Related to this language of drunkenness is the language of madness—a not surprising connection, since it could be said that the drunk act as if out of their right mind and the mad (at least sometimes) act as those intoxicated might do. Another great Dominican, St. Catherine of Siena, freely speaks this way: “In mercy you cleansed us in the blood; in mercy you kept company with your creatures. O mad lover! It was not enough for you to take on our humanity: You had to die as well!”
Once again St. Paul is relevant—not so much for something he says of himself, but because of a barbed comment aimed at him by Festus, successor to the governor Felix, after hearing the Apostle preach about Christ: “Paul, you are mad; your great learning is leading you into madness” (Acts 26:24). The irony is that it is man without God who is insane, and man with God who is sane; yet to the world it will always appear the other way around.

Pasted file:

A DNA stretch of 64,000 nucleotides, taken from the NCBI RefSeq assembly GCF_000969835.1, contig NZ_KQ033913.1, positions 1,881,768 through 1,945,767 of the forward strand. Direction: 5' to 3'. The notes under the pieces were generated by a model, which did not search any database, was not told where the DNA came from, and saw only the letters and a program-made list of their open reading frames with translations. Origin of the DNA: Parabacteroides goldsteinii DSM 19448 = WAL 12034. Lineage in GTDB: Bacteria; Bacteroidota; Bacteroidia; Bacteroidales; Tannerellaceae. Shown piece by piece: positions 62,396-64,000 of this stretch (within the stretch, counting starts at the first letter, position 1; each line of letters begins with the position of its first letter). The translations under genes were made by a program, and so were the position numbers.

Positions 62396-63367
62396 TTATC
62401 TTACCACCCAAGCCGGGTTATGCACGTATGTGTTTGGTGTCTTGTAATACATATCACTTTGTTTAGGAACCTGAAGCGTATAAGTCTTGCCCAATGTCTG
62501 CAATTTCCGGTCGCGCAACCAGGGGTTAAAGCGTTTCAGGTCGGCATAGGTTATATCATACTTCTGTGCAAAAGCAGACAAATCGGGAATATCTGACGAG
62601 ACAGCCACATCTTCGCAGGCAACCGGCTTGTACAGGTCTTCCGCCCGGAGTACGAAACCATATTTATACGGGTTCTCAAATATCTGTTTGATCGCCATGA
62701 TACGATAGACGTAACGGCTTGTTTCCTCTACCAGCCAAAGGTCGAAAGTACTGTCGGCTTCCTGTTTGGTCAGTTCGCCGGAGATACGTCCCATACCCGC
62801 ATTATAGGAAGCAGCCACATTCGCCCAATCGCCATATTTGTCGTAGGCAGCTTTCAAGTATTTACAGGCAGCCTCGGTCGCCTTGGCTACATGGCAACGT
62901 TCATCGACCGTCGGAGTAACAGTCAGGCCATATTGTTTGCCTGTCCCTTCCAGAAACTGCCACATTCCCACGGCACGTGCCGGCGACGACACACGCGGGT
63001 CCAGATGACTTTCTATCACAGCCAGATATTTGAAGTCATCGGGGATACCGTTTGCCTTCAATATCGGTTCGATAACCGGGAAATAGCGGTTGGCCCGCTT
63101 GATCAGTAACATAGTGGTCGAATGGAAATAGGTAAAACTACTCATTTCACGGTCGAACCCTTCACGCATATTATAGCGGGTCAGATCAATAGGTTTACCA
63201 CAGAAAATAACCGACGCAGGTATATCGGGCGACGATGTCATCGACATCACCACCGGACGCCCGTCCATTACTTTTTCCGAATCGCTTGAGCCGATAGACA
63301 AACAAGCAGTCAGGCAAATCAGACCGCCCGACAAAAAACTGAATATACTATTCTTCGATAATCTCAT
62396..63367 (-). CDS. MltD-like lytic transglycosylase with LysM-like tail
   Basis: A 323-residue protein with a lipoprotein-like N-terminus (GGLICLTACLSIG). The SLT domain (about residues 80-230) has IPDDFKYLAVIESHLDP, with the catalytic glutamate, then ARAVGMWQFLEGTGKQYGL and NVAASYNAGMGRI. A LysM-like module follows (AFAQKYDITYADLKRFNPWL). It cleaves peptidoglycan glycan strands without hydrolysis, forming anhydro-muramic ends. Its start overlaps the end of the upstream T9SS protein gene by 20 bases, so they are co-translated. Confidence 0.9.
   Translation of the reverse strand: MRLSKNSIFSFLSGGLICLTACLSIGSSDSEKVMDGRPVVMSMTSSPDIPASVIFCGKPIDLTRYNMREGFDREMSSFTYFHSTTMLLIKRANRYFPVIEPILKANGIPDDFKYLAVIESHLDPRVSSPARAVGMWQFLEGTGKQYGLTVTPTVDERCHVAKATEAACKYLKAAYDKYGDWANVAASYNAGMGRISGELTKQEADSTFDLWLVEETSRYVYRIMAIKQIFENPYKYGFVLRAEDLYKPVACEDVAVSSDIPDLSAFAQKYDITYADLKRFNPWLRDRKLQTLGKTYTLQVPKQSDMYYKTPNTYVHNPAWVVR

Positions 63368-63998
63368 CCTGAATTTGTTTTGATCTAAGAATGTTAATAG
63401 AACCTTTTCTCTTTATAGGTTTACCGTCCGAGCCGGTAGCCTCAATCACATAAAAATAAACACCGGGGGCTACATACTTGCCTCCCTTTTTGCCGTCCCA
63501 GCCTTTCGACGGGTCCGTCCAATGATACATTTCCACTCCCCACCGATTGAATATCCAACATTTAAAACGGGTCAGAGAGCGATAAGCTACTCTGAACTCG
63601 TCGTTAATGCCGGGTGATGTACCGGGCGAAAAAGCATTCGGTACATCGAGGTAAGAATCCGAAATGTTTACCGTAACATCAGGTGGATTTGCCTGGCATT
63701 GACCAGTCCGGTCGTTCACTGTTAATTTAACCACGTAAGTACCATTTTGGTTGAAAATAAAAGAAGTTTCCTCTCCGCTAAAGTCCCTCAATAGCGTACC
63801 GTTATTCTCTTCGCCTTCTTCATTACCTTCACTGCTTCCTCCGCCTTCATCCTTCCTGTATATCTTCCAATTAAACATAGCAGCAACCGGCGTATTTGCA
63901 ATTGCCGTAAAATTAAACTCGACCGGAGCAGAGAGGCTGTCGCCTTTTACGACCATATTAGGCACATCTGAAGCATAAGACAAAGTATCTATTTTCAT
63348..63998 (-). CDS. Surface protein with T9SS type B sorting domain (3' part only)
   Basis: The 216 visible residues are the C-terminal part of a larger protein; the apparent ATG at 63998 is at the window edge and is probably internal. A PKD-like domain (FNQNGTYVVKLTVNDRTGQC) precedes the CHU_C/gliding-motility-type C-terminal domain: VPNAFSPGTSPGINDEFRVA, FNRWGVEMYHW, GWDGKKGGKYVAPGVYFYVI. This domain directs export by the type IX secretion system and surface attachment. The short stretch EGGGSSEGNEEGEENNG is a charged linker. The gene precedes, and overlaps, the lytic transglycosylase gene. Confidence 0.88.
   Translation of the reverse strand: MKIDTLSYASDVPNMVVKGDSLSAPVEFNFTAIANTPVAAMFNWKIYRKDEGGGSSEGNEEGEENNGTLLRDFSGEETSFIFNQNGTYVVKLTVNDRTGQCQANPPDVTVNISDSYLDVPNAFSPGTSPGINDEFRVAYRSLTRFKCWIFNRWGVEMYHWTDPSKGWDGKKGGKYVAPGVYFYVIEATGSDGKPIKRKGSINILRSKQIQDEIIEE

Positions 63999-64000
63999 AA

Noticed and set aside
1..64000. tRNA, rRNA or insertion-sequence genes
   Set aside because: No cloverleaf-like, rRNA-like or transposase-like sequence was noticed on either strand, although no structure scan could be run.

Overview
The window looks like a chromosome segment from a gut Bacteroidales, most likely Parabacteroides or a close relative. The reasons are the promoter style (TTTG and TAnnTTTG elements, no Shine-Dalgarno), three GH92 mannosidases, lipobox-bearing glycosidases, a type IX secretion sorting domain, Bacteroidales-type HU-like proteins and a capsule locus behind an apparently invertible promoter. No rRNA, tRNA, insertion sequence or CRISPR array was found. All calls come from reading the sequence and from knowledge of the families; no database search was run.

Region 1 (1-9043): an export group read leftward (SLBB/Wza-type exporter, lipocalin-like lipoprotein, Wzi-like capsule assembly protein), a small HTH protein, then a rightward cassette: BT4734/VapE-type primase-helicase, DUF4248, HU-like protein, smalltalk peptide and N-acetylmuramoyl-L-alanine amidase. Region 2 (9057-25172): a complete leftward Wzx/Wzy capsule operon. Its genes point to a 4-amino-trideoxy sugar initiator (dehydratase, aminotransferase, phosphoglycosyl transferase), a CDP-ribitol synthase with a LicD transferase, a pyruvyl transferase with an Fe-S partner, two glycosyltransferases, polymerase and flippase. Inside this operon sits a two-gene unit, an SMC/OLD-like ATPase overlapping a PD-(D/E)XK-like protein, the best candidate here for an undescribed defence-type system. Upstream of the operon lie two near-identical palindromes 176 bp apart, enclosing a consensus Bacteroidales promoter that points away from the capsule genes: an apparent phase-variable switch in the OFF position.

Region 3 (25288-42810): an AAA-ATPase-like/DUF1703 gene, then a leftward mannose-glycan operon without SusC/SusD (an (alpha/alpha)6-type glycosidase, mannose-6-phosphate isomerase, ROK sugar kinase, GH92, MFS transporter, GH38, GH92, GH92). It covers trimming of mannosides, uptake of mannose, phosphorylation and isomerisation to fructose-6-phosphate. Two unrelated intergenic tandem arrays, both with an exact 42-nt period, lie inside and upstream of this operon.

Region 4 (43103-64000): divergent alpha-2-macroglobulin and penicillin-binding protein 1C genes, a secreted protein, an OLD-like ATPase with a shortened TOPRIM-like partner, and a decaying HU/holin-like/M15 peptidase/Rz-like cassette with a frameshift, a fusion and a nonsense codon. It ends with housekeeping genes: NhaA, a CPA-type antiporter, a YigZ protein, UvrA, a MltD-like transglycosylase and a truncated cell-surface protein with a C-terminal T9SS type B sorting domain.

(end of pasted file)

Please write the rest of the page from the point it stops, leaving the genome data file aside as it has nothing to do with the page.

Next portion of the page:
In fact, this insight isn’t peculiarly Christian, even if Christianity runs a lot farther with it. We find it already in Plato, that most proto-Christian of pagan philosophers. In the teaching of Socrates, the true philosopher will be driven forth as a madmen by the mundane merchants, preening politicians, and sober sophists of the day. Plato claims in the Phaedrus that the regrowth of the soul’s lost wings resembles madness (243E–245C) and that the true philosopher, “initiated into perfect rites” (249C–D), is regarded by the many as insane because they do not realize he is filled with the divine. The great Neoplatonist Plotinus talks about reason at its highest functioning—in the presence of the One—as “drunk reason.”